Eric and Julia led the start of the boot camp and introduced the challenge question. They helped the participants define and map the challenge to deepen their understanding of the problem and identify opportunities. The students were encouraged to view the problem from 2 years in the future in order to see what success would look like. They were also asked to consider things that might cause them to fail, and reframe them into opportunity statements to guide their development of solutions.
Participants learned how to sketch potential solutions through a series of idea generation activities which included developing early concepts, rapidly exploring variations, and, ultimately, developing more detailed sketches. Once teams voted and selected concepts, they were guided through story flow and storyboard activities that helped each team illustrate their solutions in more detail. These would later be used to guide the development of their prototypes.
Building the Prototypes
The concepts were interesting and varied with the prototypes coming to life rapidly over the next two days. A few teams created devices that would recognize a driver falling asleep and use LEDs or vibration in the steering wheel to keep them focused. One team used an alcohol sensor that would keep the car from starting unless the driver is sober, and another team added a device to a seatbelt that provided an alert for a sleepy driver.
In the spirit of the design sprint, the teams used materials and techniques that were easy to manipulate. The physical parts were made from foam and cardboard or 3D printed parts with one student even bringing in a sewing machine. To help with the electronic aspects of their prototypes, we provided a kit of sensors and actuators. Additionally, IoT hardware company, Particle, donated 50 of their Photon WiFi development boards to the program. The result was a great set of prototypes that had enough fidelity to show to potential users.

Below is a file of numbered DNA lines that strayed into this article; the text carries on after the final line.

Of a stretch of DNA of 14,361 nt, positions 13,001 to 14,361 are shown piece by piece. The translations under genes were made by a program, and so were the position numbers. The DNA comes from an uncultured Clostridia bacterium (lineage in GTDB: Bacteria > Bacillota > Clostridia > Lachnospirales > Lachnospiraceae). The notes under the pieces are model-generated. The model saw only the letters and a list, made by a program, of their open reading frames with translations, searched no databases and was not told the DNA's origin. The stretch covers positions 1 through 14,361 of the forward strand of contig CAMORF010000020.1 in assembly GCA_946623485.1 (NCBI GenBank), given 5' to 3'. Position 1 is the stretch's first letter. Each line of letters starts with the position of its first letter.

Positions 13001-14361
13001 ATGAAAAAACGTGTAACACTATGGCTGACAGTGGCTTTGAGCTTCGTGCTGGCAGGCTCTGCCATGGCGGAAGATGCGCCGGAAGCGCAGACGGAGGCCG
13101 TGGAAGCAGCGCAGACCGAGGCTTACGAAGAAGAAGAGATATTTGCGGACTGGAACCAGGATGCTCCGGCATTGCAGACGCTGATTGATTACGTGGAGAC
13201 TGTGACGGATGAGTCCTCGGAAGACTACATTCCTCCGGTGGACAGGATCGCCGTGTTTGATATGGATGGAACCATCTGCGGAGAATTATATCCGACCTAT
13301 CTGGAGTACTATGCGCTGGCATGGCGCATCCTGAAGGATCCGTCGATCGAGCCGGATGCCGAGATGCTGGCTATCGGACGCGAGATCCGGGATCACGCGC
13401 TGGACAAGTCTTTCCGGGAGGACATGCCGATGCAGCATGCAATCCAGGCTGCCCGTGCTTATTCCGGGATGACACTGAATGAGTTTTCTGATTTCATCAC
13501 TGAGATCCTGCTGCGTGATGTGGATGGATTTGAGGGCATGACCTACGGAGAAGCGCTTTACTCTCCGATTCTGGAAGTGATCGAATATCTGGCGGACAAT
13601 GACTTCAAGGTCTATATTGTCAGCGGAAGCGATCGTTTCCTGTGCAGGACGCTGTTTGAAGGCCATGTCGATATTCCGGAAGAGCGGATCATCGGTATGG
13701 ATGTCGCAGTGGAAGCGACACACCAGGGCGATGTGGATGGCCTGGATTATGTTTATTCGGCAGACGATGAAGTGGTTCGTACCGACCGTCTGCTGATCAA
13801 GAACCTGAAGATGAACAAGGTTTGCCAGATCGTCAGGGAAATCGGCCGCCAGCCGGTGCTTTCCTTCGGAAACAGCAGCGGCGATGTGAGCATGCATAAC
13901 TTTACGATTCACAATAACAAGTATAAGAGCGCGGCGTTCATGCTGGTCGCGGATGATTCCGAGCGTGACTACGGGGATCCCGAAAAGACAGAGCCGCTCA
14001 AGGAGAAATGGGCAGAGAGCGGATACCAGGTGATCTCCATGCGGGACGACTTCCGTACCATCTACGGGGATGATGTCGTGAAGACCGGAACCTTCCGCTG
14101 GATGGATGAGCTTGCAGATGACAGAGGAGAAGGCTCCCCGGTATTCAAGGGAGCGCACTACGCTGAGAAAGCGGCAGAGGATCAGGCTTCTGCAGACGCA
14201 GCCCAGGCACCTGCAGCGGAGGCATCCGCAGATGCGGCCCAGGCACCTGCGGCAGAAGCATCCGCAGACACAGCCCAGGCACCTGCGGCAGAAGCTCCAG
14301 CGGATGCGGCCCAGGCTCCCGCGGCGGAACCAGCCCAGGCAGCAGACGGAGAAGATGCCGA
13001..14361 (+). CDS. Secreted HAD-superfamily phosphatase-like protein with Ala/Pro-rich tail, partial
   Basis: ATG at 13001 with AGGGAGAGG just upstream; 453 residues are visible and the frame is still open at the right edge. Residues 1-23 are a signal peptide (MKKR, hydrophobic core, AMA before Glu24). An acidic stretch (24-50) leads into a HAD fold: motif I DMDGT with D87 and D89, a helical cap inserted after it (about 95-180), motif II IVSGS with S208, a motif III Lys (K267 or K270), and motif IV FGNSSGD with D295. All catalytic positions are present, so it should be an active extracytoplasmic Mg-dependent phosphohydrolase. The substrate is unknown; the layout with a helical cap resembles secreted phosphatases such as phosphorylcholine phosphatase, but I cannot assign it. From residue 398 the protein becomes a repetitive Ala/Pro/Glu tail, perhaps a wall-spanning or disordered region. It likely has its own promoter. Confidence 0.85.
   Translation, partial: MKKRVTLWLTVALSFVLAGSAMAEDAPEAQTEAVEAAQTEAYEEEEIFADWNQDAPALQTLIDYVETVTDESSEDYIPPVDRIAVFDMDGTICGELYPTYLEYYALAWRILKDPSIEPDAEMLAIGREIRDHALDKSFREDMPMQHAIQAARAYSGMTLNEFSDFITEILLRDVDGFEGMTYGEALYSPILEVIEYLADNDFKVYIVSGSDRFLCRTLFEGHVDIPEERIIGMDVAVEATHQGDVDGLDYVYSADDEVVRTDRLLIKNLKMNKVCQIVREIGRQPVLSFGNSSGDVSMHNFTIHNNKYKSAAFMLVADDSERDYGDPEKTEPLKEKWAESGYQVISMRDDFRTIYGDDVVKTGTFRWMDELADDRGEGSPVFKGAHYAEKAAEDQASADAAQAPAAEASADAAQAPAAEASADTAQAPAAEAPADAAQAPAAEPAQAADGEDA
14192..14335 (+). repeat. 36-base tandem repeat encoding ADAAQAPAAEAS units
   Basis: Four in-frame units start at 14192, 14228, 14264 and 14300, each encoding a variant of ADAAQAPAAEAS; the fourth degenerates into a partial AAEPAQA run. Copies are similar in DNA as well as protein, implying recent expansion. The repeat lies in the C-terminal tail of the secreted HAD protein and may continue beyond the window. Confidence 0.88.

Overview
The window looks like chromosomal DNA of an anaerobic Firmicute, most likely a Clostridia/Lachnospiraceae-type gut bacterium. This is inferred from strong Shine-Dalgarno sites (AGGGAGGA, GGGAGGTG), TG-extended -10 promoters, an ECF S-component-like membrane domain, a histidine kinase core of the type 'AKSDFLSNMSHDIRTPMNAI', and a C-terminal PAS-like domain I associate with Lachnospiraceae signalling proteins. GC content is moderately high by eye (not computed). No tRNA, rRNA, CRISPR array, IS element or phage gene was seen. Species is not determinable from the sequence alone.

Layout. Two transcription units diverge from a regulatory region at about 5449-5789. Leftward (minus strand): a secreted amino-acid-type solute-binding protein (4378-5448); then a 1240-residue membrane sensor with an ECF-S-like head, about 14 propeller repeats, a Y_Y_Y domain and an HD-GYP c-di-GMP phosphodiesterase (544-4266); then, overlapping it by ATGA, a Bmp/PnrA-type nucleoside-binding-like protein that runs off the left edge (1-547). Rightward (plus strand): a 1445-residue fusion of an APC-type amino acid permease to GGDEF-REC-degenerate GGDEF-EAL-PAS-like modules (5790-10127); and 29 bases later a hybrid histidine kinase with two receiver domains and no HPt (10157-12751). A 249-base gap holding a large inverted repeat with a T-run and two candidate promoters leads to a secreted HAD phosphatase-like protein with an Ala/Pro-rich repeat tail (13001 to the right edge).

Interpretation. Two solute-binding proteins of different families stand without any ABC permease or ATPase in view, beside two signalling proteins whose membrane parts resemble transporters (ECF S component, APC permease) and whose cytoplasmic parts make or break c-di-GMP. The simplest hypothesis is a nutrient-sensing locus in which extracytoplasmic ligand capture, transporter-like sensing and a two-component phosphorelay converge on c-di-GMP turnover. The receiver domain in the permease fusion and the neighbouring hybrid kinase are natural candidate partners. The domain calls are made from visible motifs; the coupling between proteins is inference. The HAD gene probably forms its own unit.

Gaining Any Feedback
On day three of the program, the teams stopped building and set out to get feedback on their devices. Eric and Julia helped them compose an interview script and gave them pointers on how to procure meaningful feedback so they could effectively complete five interviews. Fortunately, the venue was very close to a busy tourist area, so students were able to show their concepts to people from all over the world without having to walk more than a few steps from the venue’s front door.
On the final day, the teams used this feedback to refine their prototypes and I presented information about crowdfunding and how best to run a campaign. To finish the boot camp, each team developed a three-minute presentation to show the rest of the class, as well as representatives from the U.S. Embassy, how their device worked and how it addressed the problem of reducing accidents from drunk or sleepy drivers.
Growing the Innovation Culture
Overall, the Innovation Training Bootcamp was a great way to share in-depth product development knowledge with a group of promising students. During this trip, I was blown away by the talented and driven Dominican participants and their amazing prototypes. From my conversations with the students, I learned about the Dominican culture and the challenges they currently face, both in general—there was an issue with their national elections while during my time there which prompted protests around the city and country—and with innovating on the island. Based on the boot camp’s success, my teammates and I are looking forward to bringing more training to the Dominican Republic and continuing our support to help grow the innovation culture in Santo Domingo and beyond.